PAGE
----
So one day in Santander, that “Window of Castile looking out to sea,” and the birthplace of the Castilian tongue, we heard that Federico and his company were on their way. Among our other friends on the faculty, which included Pedro Salinas, wittiest of poets, as director, were Americo Castro, still wearing in those days his most wonderful of all the black beards of modern times, Jorge Guillen, Damaso Alonso, and Jose Antonio Rubio, who had been many times at our house in New York. Don Jose decided that I was to have a seat for the performance, and somehow wangled it, although there was not one to be had for days before Federico and his companions arrived. The little plaza of the Palace of the Magdalena, surrounded by what used to be the king’s stables, where we went to school, was a perfect Elizabethan setting, and the local gentry spread themselves out on the hillsides as far as the eye could reach, so that many must have been well beyond the carrying power of the students’ voices.

I recall two of the plays that were given: Cervantes’ comedy, “El Estudiante de Salamanca,” with its punning play on “salamanqueso,” and a Calderon entremes, “La Vida es Sueno,” quite distinct from the full-length drama of the same title. Federico played in this the part of “Las Sombras,” draped in flowing black robes, and speaking his lines in perfect Castilian and with a true and profound sense of their power and beauty. It was a great success, a triumph, and another tribute to the young poet’s sure sense of the theatre. Afterward, I went backstage to find Federico and the boys and girls, children, one is tempted to say, in their blue overalls setting things to right and packing the truck for the next town. Federico came out with me into the empty plazuela with a few other Spanish friends, and explained, With pride, that we had the exclusive right to his public appearances in New York. (Incidentally, he had once refused to play and sing at the home of the Spanish consul.) We talked of many things, this being about four o’clock in the morning, early enough in Spain, to be sure, or not too late, whichever way it should be said. I suppose we both knew that Spain was a volcano at the moment, for the signs of a terrible ferment were not to be mistaken that summer, but we planned other meetings and Federico repeated his invitation for us to spend Christmas in Granada and to go with him and Maestro Falla to the little church where the nuns did stately dances in honor of the Virgin’s giving the Christ Child to the light.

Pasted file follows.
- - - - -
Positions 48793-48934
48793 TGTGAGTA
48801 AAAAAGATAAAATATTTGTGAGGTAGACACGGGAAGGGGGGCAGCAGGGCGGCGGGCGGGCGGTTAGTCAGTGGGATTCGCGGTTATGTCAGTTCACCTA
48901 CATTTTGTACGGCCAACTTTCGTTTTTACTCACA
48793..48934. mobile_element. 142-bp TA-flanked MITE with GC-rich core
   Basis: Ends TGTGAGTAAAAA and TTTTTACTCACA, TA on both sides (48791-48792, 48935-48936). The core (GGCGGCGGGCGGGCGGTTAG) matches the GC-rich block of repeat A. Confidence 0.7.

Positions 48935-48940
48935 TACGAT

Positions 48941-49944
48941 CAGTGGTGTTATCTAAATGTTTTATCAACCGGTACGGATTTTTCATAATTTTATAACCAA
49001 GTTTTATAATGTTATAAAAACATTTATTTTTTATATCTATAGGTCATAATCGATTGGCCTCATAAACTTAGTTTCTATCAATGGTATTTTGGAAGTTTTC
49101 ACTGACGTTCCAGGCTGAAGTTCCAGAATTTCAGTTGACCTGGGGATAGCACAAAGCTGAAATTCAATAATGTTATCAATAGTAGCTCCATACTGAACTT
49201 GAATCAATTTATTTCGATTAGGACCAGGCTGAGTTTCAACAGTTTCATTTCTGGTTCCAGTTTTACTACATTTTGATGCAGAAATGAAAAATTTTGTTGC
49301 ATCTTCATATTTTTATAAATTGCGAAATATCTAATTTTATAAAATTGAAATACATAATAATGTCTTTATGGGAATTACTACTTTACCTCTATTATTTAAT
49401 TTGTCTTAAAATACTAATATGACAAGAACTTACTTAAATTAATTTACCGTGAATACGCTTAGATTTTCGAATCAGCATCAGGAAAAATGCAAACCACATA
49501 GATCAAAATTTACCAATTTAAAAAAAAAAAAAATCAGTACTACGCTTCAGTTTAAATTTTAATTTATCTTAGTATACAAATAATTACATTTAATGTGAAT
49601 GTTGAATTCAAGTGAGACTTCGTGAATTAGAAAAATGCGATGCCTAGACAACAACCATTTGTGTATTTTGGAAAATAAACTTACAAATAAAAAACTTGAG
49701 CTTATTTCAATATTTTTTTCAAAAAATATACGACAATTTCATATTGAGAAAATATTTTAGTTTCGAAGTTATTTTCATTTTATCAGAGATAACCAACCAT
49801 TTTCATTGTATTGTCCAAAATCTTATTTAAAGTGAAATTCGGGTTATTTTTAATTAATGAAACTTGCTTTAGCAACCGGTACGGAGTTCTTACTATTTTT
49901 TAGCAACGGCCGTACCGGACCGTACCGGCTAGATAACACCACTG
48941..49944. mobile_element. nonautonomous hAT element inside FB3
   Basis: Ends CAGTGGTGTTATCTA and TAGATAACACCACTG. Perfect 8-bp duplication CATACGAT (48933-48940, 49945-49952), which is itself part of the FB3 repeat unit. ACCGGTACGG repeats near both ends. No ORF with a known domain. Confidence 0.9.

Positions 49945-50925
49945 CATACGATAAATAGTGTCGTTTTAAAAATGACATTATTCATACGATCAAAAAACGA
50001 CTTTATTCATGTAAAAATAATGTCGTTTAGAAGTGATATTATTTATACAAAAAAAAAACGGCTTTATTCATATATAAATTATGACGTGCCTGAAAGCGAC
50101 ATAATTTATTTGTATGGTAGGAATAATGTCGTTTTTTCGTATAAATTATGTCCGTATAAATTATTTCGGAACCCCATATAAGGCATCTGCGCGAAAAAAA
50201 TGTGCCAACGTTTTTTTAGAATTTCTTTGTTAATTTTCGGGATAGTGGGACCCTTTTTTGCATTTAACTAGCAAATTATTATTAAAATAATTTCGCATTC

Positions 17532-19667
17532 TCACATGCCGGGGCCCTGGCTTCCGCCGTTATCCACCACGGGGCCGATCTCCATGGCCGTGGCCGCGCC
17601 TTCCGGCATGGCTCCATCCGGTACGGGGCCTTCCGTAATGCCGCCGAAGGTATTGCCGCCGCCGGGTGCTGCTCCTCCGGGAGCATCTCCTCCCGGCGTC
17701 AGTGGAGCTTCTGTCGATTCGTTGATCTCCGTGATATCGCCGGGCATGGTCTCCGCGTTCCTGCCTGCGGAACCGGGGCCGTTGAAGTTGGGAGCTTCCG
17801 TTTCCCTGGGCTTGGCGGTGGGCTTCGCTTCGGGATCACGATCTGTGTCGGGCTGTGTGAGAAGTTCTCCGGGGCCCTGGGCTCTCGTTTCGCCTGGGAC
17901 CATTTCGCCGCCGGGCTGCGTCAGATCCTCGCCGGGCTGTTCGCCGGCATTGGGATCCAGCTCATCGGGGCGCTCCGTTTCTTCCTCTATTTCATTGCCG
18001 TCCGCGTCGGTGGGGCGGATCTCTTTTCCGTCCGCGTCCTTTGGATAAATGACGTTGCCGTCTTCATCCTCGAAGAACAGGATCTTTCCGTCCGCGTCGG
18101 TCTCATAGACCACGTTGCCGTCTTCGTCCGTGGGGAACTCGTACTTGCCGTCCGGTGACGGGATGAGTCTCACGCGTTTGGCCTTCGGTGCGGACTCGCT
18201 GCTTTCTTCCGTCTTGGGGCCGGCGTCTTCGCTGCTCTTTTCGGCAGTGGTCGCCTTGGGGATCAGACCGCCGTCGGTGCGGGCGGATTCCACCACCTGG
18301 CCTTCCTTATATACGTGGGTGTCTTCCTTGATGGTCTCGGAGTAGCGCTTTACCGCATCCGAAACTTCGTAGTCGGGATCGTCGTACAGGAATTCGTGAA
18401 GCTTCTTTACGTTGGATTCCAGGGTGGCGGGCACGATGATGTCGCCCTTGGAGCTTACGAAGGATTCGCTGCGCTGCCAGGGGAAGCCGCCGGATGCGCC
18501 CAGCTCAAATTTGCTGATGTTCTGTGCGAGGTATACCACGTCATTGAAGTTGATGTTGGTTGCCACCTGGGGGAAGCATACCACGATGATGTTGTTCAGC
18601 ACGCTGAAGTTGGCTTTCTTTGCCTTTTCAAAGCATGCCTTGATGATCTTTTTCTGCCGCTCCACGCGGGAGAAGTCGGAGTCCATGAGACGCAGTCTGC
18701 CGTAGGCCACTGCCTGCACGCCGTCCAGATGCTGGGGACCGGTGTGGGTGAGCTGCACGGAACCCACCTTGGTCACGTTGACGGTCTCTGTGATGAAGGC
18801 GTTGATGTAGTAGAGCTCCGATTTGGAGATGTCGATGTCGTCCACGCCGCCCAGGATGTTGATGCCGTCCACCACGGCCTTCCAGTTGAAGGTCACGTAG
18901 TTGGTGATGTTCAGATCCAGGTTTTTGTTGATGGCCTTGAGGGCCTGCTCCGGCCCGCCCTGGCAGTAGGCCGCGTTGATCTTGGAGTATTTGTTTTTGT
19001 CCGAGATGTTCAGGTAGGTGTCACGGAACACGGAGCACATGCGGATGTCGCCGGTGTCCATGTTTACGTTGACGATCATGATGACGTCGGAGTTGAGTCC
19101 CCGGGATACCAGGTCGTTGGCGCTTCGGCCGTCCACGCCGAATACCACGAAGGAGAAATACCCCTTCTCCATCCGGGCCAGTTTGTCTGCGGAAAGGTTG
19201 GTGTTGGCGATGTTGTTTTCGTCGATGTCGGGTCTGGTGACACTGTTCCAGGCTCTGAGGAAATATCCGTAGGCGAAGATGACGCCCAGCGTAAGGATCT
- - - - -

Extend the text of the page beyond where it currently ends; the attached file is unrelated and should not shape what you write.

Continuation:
It was a gay and friendly meeting, full of optimism and affection. At last I rose to go and Federico went with me, still speaking his rapid, intense Southern Spanish, still full of life and ideas. The eastern sky and the ocean were beginning to turn pink with the dawn when we shook hands in farewell, and I walked off down the hill on my way back to my hotel on the Sardinero, the Santander bathing-beach. Federico was saying, as we parted, “Vaya con Dios, amigo, y muchos abrazos para Norma.” I waved as I turned a corner and I saw him no longer. . . .

A few weeks after the Civil War had burst upon unhappy Spain, bringing to an end an idealistic experiment in republican government, I heard a rumor that Federico had been killed in Granada, run down a street at dawn, shot to death, and his body left in the gutter, while his manuscripts were burned in the public square. It seemed too cruel to accept, and as my wife was not well at the time, I said nothing until the news had been confirmed, although many thought for weeks .afterward that Federico was still alive. Angel del Rio and his wife saw Federico only a few weeks before he was killed, and begged him to come to the United States with them, as they saw the outbreak of war was very near. Federico replied, “Rut, Angel, I am a poet, nothing more, and nobody is going to kill poets.”

Later, I said to a Franquista in New York, who had known Federico well: “No matter what your beliefs, nothing can ever justify taking such a life. You do not destroy genius without having to pay for it.” The reply was, “But, Herschel, Federico was an intelligent person, and therefore dangerous. It was necessary to kill him.” I have not undertaken here to analyze or to assess Federico’s poetry or his plays, for this has been done by more expert critics than I. Nor have I tried to do a rounded portrait, for this, too, has been accomplished by fitter hands, But if I have succeeded at all in making someone else see and know this “marvelous boy” as we, my wife and I, and our friends, saw and knew him, I shall have done all I set out to do. I understand for all time what it was like to have seen Shelley plain.